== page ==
Create Windows 7/8/10 bootable USB drive in macOS with command line (MBR partitioning scheme)

In the following procedure we will create a Microsoft Windows bootable USB flash drive in macOS, from scratch with command line. Root privileges are required.
Note: This works only with BIOS or UEFI CSM (supports old BIOS style booting). Not compatible with native UEFI.

Test environment: macOS 10.13.1
Requirements: syslinux 4.03 and port of syslinux 4.03 to macOS

Warning: All the data on the USB flash drive will be destroyed without warning! Make sure you selected the correct drive or you will destroy a wrong disk!

1. Identify the USB flash drive, in my example the device is /dev/disk2.

diskutil list
/dev/disk0 (internal, physical):
/dev/disk0 (internal, physical):
   #:                       TYPE NAME                    SIZE       IDENTIFIER
   0:      GUID_partition_scheme                        *121.3 GB   disk0
   1:                        EFI EFI                     209.7 MB   disk0s1
   2:                 Apple_APFS Container disk1         121.1 GB   disk0s2

/dev/disk1 (synthesized):
   #:                       TYPE NAME                    SIZE       IDENTIFIER
   0:      APFS Container Scheme -                      +121.1 GB   disk1
                                 Physical Store disk0s2
   1:                APFS Volume SSD 128GB               34.8 GB    disk1s1
   2:                APFS Volume Preboot                 18.5 MB    disk1s2
   3:                APFS Volume Recovery                520.8 MB   disk1s3
   4:                APFS Volume VM                      1.1 GB     disk1s4

/dev/disk2 (external, physical): #: TYPE NAME SIZE IDENTIFIER 0: FDisk_partition_scheme *15.5 GB disk2 1: DOS_FAT_32 WINDOWS 15.5 GB disk2s1

2. Erase the /dev/disk2, create one big partition /dev/disk2s1 and format as FAT32 with the label “WINDOWS”. All data on /dev/disk2 will be destroyed!

diskutil partitionDisk /dev/disk2 1 MBR FAT32 WINDOWS R
Started partitioning on disk2
Unmounting disk
Creating the partition map
Waiting for partitions to activate
Formatting disk2s1 as MS-DOS (FAT32) with name WINDOWS
512 bytes per physical sector
/dev/rdisk2s1: 30248048 sectors in 1890503 FAT32 clusters (8192 bytes/cluster)
bps=512 spc=16 res=32 nft=2 mid=0xf8 spt=32 hds=255 hid=2 drv=0x80 bsec=30277630 bspf=14770 rdcl=2 infs=1 bkbs=6
Mounting disk
Finished partitioning on disk2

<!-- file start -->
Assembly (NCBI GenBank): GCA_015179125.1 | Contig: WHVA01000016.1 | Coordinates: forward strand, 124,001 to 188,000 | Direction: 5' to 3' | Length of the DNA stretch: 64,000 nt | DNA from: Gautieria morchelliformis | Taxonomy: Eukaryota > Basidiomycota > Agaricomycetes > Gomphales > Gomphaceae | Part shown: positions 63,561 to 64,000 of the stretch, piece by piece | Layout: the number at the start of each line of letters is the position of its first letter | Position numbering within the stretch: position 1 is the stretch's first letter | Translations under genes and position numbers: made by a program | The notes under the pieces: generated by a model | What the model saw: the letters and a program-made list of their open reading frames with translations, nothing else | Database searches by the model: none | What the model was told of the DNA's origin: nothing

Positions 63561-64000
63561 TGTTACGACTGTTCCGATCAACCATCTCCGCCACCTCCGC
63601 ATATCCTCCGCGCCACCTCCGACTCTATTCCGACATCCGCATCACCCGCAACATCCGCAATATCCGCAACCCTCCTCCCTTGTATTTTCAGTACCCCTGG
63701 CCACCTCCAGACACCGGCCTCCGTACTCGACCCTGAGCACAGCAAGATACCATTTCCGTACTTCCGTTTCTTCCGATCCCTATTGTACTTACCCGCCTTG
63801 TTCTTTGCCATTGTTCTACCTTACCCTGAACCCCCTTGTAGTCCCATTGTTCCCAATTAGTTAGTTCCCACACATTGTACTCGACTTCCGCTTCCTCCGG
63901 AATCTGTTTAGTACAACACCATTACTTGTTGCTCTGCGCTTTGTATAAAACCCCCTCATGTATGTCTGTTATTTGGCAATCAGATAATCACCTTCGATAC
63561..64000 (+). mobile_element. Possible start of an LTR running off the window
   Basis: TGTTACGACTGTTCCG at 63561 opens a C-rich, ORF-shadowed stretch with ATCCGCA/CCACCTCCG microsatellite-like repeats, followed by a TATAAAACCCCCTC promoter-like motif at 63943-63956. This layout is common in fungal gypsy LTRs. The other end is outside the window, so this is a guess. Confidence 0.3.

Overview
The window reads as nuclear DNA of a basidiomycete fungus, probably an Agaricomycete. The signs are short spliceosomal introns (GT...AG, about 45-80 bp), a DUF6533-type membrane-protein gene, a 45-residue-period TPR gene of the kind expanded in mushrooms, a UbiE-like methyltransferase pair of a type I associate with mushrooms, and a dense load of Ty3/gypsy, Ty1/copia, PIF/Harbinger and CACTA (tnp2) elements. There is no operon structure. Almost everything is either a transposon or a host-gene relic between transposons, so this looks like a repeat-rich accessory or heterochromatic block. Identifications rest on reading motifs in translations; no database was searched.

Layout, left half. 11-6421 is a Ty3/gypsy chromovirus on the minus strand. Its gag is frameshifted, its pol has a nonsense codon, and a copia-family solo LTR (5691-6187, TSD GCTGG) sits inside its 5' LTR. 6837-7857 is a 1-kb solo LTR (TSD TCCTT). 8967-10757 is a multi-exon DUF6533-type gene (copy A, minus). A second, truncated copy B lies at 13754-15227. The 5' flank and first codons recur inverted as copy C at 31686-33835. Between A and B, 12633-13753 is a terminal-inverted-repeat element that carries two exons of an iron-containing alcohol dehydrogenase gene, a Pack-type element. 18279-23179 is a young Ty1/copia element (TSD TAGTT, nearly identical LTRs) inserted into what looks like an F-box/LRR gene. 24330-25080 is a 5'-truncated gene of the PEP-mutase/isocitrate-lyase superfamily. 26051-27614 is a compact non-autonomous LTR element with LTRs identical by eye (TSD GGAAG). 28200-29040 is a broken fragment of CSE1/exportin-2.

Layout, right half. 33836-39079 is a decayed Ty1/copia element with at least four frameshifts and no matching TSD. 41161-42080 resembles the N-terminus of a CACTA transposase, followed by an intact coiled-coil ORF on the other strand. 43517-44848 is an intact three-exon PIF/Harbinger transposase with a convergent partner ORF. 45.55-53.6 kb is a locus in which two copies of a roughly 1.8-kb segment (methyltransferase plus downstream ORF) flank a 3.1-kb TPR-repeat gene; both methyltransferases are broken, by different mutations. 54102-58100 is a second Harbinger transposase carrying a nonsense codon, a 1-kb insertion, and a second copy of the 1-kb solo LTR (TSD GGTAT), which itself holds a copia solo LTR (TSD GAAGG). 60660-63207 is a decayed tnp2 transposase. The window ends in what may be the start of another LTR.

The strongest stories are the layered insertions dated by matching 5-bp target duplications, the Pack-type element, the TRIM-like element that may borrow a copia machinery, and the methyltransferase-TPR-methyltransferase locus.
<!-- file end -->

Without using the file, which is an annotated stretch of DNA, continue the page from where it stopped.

/dev/disk2 (external, physical):
   #:                       TYPE NAME                    SIZE       IDENTIFIER
   0:     FDisk_partition_scheme                        *15.5 GB    disk2
   1:                 DOS_FAT_32 WINDOWS                 15.5 GB    disk2s1

3. Set bootable flag on, start fdisk and enter the commands with red text.

fdisk -e /dev/disk2
Enter ‘help’ for information
fdisk: 1> flag 1
Partition 1 marked active.
fdisk:*1> write
Device could not be accessed exclusively.
A reboot will be needed for changes to take effect. OK? [n] y
Writing MBR at offset 0.
fdisk: 1> exit

4. Download and unpack syslinux 4.03 source code.

curl -o syslinux-4.03.tar.gz
tar -zxvf syslinux-4.03.tar.gz

5. Download syslinux macOS port and make it executable.

curl -o syslinux-mac.tar.gz
tar -zxvf syslinux-mac.tar.gz
chmod +x syslinux

6. Unmount and write the bootstrap code (mbr.bin) to the MBR of /dev/disk2.

diskutil unmountDisk /dev/disk2
Unmount of all volumes on disk2 was successful
dd if=syslinux-4.03/mbr/mbr.bin of=/dev/disk2 bs=440 count=1
1+0 records in
1+0 records out
440 bytes transferred in 0.000908 secs (484509 bytes/sec)

7. Install syslinux, this will alter the boot sector and copy ldlinux.sys into the root directory.

./syslinux -i /dev/disk2s1
syslinux for Mac OS X; created by Geza Kovacs for UNetbootin
"/dev/disk2s1" unmounted successfully.
/dev/disk2s1            DOS_FAT_32                      /Volumes/WINDOWS
mountpoint is /Volumes/WINDOWS
/Volumes/WINDOWS/ldlinux.sys ldlinuxname
"/dev/disk2s1" unmounted successfully.
/dev/disk2s1            DOS_FAT_32                      /Volumes/WINDOWS